Full Metal Magic: An Urban Fantasy Anthology of Magic, Mayhem, and the Paranormal by J.A. Cipriano
My rating: 3 of 5 stars
I was clued in to this anthology by a mention in J.A. Cipriano’s newsletter, which is worth subscribing to (hey, the man sends you free reads, and they’re good!). Anyway, Cipriano and company are all dark urban fantasy authors who have written these stories specifically for this volume, so you won’t find them anywhere else. The book is available via the Kindle Unlimited program. In fact, every related book that I checked on is available that way, so I’m wondering if this thing was sponsored by Amazon or something. If so, why doesn’t it say so? Anyway, on to the review.
“The Bull Demon King” is Cipriano’s story, set in the Thrice-Cursed Mage universe. You don’t need to have read those books to appreciate the story, and it serves as a nice little introduction if you’re curious about the series (I’ve really enjoyed them). I think the story is set between the second and third books, but I won’t swear to that and it isn’t vital. We get to attend the Texas state fair with assassin mage Mac Brennan and his girlfriend Ricky, the local alpha werewolf. Of course, mayhem ensues, because that’s Mac’s lot in life — and what kind of story would we have otherwise?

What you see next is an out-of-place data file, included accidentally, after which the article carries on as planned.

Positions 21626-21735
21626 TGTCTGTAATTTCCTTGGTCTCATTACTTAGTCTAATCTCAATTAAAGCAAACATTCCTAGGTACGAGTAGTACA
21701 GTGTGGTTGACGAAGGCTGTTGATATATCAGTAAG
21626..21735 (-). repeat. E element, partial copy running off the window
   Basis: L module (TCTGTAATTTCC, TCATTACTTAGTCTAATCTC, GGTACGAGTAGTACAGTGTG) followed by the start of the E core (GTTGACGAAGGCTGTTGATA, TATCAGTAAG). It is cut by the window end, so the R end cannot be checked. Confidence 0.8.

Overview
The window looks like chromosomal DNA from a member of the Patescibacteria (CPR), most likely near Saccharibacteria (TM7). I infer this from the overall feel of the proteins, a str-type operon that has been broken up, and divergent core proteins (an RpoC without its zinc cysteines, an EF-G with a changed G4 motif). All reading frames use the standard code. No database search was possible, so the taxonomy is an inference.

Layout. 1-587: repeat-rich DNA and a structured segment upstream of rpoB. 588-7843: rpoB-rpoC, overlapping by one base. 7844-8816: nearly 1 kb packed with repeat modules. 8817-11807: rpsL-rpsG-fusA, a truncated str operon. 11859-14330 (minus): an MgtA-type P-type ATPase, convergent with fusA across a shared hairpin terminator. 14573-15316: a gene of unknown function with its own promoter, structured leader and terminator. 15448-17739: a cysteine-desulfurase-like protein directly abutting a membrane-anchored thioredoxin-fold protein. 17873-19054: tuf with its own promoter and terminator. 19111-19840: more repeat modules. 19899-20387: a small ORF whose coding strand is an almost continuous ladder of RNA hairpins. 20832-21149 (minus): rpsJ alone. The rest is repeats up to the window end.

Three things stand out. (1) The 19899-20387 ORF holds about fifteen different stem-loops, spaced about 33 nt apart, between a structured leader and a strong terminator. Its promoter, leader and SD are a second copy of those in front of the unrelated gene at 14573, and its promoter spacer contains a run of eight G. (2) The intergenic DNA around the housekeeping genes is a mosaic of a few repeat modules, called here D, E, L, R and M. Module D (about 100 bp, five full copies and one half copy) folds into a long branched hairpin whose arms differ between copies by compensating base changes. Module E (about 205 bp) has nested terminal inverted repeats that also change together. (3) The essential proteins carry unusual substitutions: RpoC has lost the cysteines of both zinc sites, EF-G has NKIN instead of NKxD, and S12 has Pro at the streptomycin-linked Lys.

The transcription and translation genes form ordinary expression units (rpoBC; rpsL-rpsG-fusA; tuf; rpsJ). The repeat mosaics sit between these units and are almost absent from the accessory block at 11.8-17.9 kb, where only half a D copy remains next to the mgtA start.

Domino Finn contributes “The Black Door” which is noted as “A Black Magic Outlaw Story.” This story had me guessing right up until the end, which was delightful. The writing is wonderful, the world of an alternate magical Miami nightlife is very fully realized, and central character, Cisco Suarez, is extremely well drawn. I will be pointing my partner to Finn’s work, for sure (he loves the macabre), but I think it may be a little too dark for me.
On to Manhattan for our next piece, “Dance of the Dead,” which Sonya Bateman tells us is a “Deathspeaker Codex Short Story.” It takes place just after the events of the first novel in that series, according to the author’ note. Gideon Black drives bodies from crime scenes and the like to the morgue. Apparently he’s not 100% human, and he’s just learned that he can speak to the dead. That’s very important to the plot. For some reason this story didn’t grab me. I don’t relate well to stories that deal with the dead, like zombies and so on, so it’s probably a failure of imagination on my fault rather than anything wrong with Bateman’s story. If I find something she writes in another setting, I will give her another go.
Ambrose Ibsen offers up “Hard Row: A Demon-Hearted Story” for the collection. Lucian Colt works with other special enforcers to keep the threats from Beyond from encroaching on the mundane world of Detroit, and when he learns that there’s a shipment of kidnapped children being moved, he’s definitely down for tracking down the bad guys behind the trade. The fallen angel whose heart he carries is just glad to get a chance to throw down. The gimmick doesn’t really carry the story here. It feels like Colt is too overpowered in comparison to his allies, as if they are a mismatched RPG party.